6 Things to Know About Today’s Laundry Detergent Options
Glance down the laundry aisle at most major retail outlets, and it’s easy to assume that detergent products are nearly identical. Dozens of similar bottles stacked together make it seem that the only decision is size and scent.
But take a closer look, and you’ll realize that laundry detergents can be complex buying decisions, particularly if you’re concerned about making healthy and sustainable choices—and don’t have a degree in chemistry!
Not sure where to start? Here are six helpful tips.
1. Soaps versus detergents.
Soaps and detergents contain different ingredients. Detergents use synthetic chemicals, such as sulfates, optical brighteners, dyes, and perfumes. However, soaps are made from naturally-derived ingredients like oils, glycerin, lye, animal fats, and fragrance oils.
Because they use bio-degradable ingredients, soaps are considered more environmentally friendly, but they may not be as effective in fighting stains or removing odors. Soaps are also preferable for people with sensitive skin.
It’s important to note that many soaps are labeled as detergents and vice versa. So the only way to know which you’re buying is to read the ingredient label.
2. Liquids versus powder.
Powder detergents have taken a back seat to liquid products in the U.S., although powder still dominates in many other countries.
Powder detergent tends to be less expensive, excels at cleaning and brightening clothes, especially in warm or hot water, and is often sold in recyclable containers.
In contrast, liquid detergent excels at pretreating stains, dissolves easily in all water temperatures, and it’s particularly effective on greasy stains.
3. Convenience considerations.
Laundry pods are one of the most convenient forms of detergent. They’re highly effective cleaners and aren’t as messy as liquids or powders, but they’re also the most expensive choice. Plus, there’s no way to adjust for smaller loads.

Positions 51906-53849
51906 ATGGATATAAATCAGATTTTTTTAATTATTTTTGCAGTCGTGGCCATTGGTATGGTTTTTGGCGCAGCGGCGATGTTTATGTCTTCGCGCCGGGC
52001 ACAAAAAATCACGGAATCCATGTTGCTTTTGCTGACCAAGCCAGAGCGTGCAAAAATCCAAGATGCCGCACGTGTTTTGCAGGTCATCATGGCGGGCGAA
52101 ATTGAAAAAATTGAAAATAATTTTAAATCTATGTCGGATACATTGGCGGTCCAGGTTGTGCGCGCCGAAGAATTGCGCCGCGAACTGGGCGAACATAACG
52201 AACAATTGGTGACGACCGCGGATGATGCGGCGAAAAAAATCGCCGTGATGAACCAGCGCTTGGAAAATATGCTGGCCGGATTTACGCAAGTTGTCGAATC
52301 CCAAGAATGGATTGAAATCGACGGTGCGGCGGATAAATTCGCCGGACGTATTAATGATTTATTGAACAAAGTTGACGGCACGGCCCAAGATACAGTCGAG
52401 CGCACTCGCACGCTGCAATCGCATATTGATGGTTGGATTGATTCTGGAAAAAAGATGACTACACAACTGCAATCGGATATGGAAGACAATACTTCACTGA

Are pods eco-friendly? Since they’re concentrated, pods are preferable to heavy, liquid detergents, primarily made of water. But most pod products are packaged in large plastic containers. Also, there’s an ongoing debate over polyvinyl alcohol (PVOH), the thin plastic coating that seals each pod and dissolves in water.
4. Labels can be misleading.
Remember, manufacturers’ labels are written by marketers tasked with making their products appeal to buyers. Therefore, they may use terms highly subject to interpretation, like “natural.”
For example, a product can be described as “plant-based” but can contain a substantial percentage of synthetically-derived materials. Check the list of ingredients to be sure!
Also, some products display certification seals like the Safer Choice label, the USDA Organic Seal, or The Vegan Society's trademark. Each of these certifications reflects different standards and requirements.
5. DIY alternatives.
Consider making your own budget-friendly and natural laundry products! You’ll find various recipes online for powder and liquid products.
One of the simplest powder options involves grating a natural soap bar (such as Fels-Naptha, or Dr. Bonner’s Pure Castile Bar Soap). Then, mix one part of the grated soap with two parts of Borax and two parts of washing soda (sodium carbonate). Mix thoroughly. Add three tablespoons to a regular washing machine load, but only one tablespoon to high-efficiency machines.
You might need a synthetic detergent to remove tough stains, but this simple recipe is adequate for most routine wash loads.
6. More eco-friendly options.
Two of the most prominent environmental concerns with laundry detergent are the chemicals they contain and their use of plastic packaging. Fortunately, new and improved products continuously appear, although they’re not always easy to find in stores.
For example, Seventh Generation’s Zero Plastic line includes powdered laundry detergents, and Ecos offers plastic-free laundry detergent sheets. You can easily find dozens of other similar alternatives online.
If you prefer liquid detergents, one easy switch is to a concentrated liquid product. That way, you can purchase smaller bottles less frequently. Mrs. Meyer’s Clean Day collection and Method products are two widely available examples.
Better yet, you might be able to refill your own container! For example, Common Good has refill stations in several major metropolitan areas where you can buy their bulk laundry detergent, hand soap, dish soap, and all-purpose cleaner. Bring whatever plastic or glass container you prefer.
Also, you may be able to find other options with an online search for “where to refill laundry detergent in (name of your area)”.